I heard radio announcers say earlier this week that Monday was supposed to be the lowest emotional day of the winter. Christmas is over, credit card bills are arriving in mailboxes, the days are short, the sky is gray, and spring is still months away. I don't usually suffer from the winter blues given my rather obsessive appreciation of the seasons, but January caught up to me this week.
In weeks previous, I've had plenty to keep me occupied, friends from college visiting, Owl City songs, and discovering a delicious pumpkin chocolate chip muffin recipe being the chief pleasures. However, reality started to catch up to me this week. Two of my housemates are moving out in the next couple weeks and we don't have new housemates lined up (partly due to my neglient procrastination). This certainly brings an increased financial burden; however, it's the lack of companionship I'm particularly mourning this week. One housemate especially has been a good friend for over five years and made my transition to Whitworth as a freshman infinitely easier and more fun. I pondered this reality--the soon-to-be lack of companionship reality--as I walked to my car after work this week under a steel-gray sky.
On Thursday night, I came home from work feeling noticeably tired. The rest of the week, I had been taking walks in the evenings around the neighborhood, but I simply didn't want to walk on Thursday evening. Instead, I ate my leftover Caramelized Red Onion, Prosiutto, and Goat Cheese pizza and watched Northanger Abbey. On Friday, I was home by 3:30 PM and knew I needed to take a walk to take advantage of the daylight. I hadn't had anything planned outside of work this week, which was refreshing for the introvert in me, but I was getting to be a little too introspective for my own good. I needed a fresh perspective on life and walking seems to be good for that.
I called my parents, to whom I often speak when on walks, but they were about to go out for a walk themselves. I wavered briefly in my resolve, but shook off my hesitation, jammed my feet into my boots and set off. In the daylight, I love walking in the large, hilly, open space behind Whitworth known as the Back 40. I trudged through the snow at the beginning of the walk, disgruntled and sulky. But the more I walked and breathed in the vibrant fresh air, the more relaxed I became. The open space of the Back 40, uncluttered by houses and trees, the nippy air, the crunching snow all did something to untangle my thoughts and soothe my rumpled spirit.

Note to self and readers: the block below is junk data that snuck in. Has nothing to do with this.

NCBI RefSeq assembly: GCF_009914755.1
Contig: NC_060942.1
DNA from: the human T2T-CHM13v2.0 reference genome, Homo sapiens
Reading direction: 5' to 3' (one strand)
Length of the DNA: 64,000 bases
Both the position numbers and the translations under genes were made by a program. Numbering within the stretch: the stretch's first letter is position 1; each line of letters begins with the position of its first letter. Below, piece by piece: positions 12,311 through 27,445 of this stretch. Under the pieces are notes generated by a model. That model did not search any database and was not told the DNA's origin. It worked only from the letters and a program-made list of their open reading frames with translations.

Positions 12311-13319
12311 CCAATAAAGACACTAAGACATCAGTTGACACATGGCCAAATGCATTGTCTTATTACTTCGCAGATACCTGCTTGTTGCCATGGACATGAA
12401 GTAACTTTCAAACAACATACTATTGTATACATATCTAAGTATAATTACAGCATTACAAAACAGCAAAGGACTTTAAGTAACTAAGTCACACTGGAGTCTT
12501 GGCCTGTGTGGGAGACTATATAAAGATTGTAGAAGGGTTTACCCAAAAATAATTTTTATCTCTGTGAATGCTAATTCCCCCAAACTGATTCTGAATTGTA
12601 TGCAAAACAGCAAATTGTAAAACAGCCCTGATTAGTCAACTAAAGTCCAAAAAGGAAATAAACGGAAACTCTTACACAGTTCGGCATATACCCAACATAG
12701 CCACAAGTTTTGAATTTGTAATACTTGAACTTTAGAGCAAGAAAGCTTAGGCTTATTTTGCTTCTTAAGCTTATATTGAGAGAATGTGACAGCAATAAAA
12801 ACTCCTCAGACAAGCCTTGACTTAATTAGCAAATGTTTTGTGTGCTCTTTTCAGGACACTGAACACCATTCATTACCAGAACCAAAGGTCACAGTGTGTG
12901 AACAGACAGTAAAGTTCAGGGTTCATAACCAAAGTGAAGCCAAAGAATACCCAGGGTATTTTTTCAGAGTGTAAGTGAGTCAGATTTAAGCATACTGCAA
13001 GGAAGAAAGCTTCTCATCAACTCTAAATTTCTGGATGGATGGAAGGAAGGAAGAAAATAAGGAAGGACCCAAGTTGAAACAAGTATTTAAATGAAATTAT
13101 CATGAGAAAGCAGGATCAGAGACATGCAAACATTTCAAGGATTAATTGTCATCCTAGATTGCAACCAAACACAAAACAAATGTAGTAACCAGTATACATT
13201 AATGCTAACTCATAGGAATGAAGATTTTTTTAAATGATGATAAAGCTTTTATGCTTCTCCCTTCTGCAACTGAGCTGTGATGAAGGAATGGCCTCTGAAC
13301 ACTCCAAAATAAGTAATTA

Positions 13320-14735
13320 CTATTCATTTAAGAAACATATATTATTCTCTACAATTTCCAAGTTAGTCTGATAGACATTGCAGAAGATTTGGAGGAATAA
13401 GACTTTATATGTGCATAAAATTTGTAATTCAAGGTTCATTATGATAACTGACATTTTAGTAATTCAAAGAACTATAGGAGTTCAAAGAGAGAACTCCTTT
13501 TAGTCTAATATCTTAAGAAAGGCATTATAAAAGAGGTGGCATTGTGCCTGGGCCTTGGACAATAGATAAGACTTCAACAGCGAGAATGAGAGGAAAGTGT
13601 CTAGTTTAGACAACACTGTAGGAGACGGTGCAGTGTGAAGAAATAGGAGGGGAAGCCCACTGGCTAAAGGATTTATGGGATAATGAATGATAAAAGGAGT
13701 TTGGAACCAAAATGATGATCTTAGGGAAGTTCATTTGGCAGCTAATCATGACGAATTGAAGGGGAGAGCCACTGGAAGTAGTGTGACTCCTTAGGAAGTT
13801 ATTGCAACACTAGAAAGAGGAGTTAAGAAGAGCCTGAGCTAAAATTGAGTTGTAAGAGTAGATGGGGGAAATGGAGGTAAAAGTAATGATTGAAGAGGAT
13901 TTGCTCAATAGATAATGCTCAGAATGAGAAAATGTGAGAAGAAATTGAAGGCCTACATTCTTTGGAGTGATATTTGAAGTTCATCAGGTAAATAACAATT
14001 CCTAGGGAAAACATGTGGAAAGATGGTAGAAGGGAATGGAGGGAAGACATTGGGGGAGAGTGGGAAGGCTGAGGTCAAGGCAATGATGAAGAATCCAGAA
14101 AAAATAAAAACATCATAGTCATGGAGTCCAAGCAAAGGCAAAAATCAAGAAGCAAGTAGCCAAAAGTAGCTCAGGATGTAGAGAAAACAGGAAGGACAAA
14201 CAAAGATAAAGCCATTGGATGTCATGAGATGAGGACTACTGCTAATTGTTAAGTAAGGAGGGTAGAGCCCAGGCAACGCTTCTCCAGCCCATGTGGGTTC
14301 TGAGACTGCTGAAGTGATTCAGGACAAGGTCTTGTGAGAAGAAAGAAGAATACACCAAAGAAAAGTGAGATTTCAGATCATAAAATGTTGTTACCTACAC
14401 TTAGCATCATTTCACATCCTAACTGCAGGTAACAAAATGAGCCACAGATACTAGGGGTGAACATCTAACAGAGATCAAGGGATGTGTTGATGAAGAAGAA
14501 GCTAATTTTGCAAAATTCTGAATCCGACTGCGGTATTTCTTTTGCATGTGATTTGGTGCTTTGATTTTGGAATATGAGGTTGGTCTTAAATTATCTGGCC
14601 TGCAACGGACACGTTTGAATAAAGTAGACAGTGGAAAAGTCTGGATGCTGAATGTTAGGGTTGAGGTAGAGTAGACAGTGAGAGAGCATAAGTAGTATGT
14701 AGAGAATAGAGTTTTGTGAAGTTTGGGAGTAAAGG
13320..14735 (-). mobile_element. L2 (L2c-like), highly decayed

The funny thing about walking by myself is that I seldom think about anything profound. I don't usually have epiphanies about personal problems or take advantage of the time to pray for friends and family as they come to mind. Walking is a way to just be. In fact, the only epiphanies I usually have involve God.
I walked farther yesterday than I have in a while. I walked up the hill to Whitworth, through the campus, and came back down the other side of the Back 40, a distance of two miles. On my way across the upper Back 40 to start my descent into the neighborhood, I was suddenly struck by the difference in perspective from the top of the hill. The slushy mess of snow on the streets below faded, and I could even see a hint of blue sky. At the time, I didn't connect my walk to any spiritual revelation, but as I think back on it now, it seems that the change in perspective from the top of the hill was most striking because I could see more clearly where I had been before on my walk.
In the midst of the grayness of January and the unsettled roommate situation, my walk gave me a gift. It gave me the perspective to see that I have the choice to trust that at some point in the future, I will be able to see from the mountaintop what I couldn't see in the valley. This perspective, while it doesn't make me particularly happy or change the reality of my situation, does give me hope. And hope is a wonderful thing to have in the slushy cold of January.